Diversity of Perspective Exhibitors Itaru Hirama, Masataka Nakano, Nobuyoshi Araki, Mitsuru Sakurai, Shogo Shimiya, Alison Jackson, Guido Argentini, Hidemaro August 17th - September 18th, 2021 12pm-6pm Closed on Sun. Mon. Holiday
Sho + 1 pleased to announce a group exhibition, titled “Diversity of Perspective” from August 17th to September 18th.
This exhibition is to introduce various photographs which have antonymous themes such as organic substances vs inorganic matters, human figures and landscapes, or the ordinary and the extraordinary. It is our great pleasure that more people feel the power of photographs by professionals who find values as a communication tool and also to leave their works for posterity.
*Due to the impact of state of emergency, the schedule is subject to change.
Diversity of Perspective
The exhibition, titled “Diversity of Perspective” is a group show by the photographers from the past to present whom I have paid attention to, and I would like to introduce their old and new works to the viewers. It is my pleasure that each artist has a unique perspective to create his or her own fruit.
I came across Mitsuru Sakurai’s photographs when he had a first solo show in Spring of 2021 at 3331 Arts Chiyoda, located in downtown Tokyo. I was quite impressed with his exhibition which was focused a theme of iron, and his motif of various steel towers was outstanding to my eyes because he did not shoot the entire towers but cut out their parts to make them as if they are living things. As a result each tower could be more symbolically observed in his photographs.
Itaru Hirama has taken immense numbers of musicians’ photographs in the theme of “No Music No Life”. On the other hand, I have been fascinated by his humanity whilst Hirama experienced Great East Japan Earthquake at his hometown, Shiogama, Miyagi Prefecture. Going through it he came to take ordinary people’s pictures to pull out as many big smiles as possible from them in the meaning of connecting people one another. From a different perspective I would like to introduce several photographs from Hirama’s personal interests which resonate emotionally with me.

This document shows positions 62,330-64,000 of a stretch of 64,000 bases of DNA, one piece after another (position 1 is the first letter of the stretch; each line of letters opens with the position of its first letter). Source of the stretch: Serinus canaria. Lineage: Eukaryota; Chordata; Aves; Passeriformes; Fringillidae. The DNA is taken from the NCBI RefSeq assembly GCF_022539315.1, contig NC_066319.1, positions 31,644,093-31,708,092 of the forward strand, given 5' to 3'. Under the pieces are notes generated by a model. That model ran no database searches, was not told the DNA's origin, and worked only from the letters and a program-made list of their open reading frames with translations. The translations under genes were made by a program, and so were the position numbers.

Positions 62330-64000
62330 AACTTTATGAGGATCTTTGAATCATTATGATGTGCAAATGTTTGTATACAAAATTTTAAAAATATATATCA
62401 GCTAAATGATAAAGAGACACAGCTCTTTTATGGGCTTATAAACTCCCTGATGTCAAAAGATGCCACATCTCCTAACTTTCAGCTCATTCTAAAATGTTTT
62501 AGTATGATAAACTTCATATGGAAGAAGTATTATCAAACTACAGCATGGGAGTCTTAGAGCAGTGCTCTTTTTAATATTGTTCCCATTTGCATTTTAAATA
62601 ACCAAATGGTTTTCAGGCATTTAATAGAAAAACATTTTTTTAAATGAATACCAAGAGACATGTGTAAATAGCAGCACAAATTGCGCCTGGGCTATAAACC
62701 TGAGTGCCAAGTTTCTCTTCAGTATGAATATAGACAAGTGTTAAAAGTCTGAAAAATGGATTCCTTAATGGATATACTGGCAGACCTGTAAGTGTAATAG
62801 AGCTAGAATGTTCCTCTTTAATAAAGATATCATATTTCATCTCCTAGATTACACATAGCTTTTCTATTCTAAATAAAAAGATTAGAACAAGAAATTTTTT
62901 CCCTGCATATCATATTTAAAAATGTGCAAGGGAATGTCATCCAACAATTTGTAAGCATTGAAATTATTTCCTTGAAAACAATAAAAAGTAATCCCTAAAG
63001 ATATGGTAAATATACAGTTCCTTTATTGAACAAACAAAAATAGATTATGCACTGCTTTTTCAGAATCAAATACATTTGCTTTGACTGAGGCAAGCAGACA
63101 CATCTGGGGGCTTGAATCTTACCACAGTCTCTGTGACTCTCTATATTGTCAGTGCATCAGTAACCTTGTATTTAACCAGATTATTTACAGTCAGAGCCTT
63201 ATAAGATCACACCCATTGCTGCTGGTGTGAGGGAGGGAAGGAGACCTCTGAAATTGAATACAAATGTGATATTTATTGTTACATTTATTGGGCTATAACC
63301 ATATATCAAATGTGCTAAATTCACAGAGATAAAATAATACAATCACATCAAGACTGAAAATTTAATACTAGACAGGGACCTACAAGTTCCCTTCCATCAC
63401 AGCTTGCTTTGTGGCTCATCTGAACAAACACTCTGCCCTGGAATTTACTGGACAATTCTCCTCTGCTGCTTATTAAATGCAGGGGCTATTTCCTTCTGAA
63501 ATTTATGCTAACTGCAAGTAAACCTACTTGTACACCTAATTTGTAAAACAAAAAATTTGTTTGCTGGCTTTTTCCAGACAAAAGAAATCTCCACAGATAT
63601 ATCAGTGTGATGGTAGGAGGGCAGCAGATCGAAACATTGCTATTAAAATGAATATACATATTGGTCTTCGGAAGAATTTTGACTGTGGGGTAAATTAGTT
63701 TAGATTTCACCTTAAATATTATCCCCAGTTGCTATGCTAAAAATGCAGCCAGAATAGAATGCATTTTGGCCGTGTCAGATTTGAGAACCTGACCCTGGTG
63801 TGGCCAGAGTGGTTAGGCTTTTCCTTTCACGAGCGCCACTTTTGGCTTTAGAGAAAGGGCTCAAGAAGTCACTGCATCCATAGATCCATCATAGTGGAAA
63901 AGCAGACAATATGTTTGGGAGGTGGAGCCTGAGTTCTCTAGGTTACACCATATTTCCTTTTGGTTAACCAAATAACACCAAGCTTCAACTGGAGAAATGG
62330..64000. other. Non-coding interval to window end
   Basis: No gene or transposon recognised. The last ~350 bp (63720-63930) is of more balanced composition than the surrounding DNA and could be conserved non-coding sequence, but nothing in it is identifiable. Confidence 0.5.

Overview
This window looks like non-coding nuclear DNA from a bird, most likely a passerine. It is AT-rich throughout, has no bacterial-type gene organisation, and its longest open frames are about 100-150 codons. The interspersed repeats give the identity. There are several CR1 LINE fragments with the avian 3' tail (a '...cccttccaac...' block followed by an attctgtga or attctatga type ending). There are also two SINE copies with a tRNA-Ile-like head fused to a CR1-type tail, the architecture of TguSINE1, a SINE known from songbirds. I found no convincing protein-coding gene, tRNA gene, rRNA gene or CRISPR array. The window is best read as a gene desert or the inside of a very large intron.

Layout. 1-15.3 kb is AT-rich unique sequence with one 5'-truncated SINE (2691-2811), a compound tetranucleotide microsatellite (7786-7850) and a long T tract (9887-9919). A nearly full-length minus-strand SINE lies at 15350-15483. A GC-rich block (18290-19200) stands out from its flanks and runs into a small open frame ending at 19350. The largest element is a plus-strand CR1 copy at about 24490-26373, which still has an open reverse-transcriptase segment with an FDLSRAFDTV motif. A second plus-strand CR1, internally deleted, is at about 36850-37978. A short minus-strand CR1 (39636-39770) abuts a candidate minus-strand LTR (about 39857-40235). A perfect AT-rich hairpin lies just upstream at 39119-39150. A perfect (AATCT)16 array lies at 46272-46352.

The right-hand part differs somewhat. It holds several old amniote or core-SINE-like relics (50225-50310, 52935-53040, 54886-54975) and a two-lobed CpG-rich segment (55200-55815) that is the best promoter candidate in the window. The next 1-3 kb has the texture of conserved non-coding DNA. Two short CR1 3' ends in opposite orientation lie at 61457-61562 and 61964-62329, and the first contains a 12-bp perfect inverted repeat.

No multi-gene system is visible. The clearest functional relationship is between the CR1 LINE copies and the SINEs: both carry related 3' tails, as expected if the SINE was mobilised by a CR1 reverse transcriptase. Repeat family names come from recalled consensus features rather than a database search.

Masataka Nakano has been widely recognized when he released a mega hit photobook, titled “Tokyo Nobody” that depicts the empty city of Tokyo with no human-beings to be appeared there. My aim is a sort of challenge to figure out the meaning of city for Nakano when he takes pictures of the sky of Tokyo, since he has a strong obsession in densely populated city of Tokyo. The photographs were originally taken in colors, but I asked him to make them monochromatic to possibly reflect mental scenery of people who reside in Tokyo about how they have felt stress during Covid-19.
I have experienced scent of Japonism in Nobuyoshi Araki’s photographs that may not be created by the photographers from abroad. An Araki’s world has an apparent atmosphere in opposition to sophisticated style, and that reminds me of good old days during Showa period in Japan without today’s overflow of various materials.
I encountered several photographs by Shogo Shimiya when I vaguely looked at my friends’ Instagram. Then I became interested in mysterious red flame over the black background of his photographs. Shimiya explained to me that a series of these works came from his memory of his deceased mother, and moreover he insisted on the concept of “Bokeh” to be an important element to him. As his new photographic venture with such concept, a piece of art was born, and he named “MYSTERIOUS – koi”.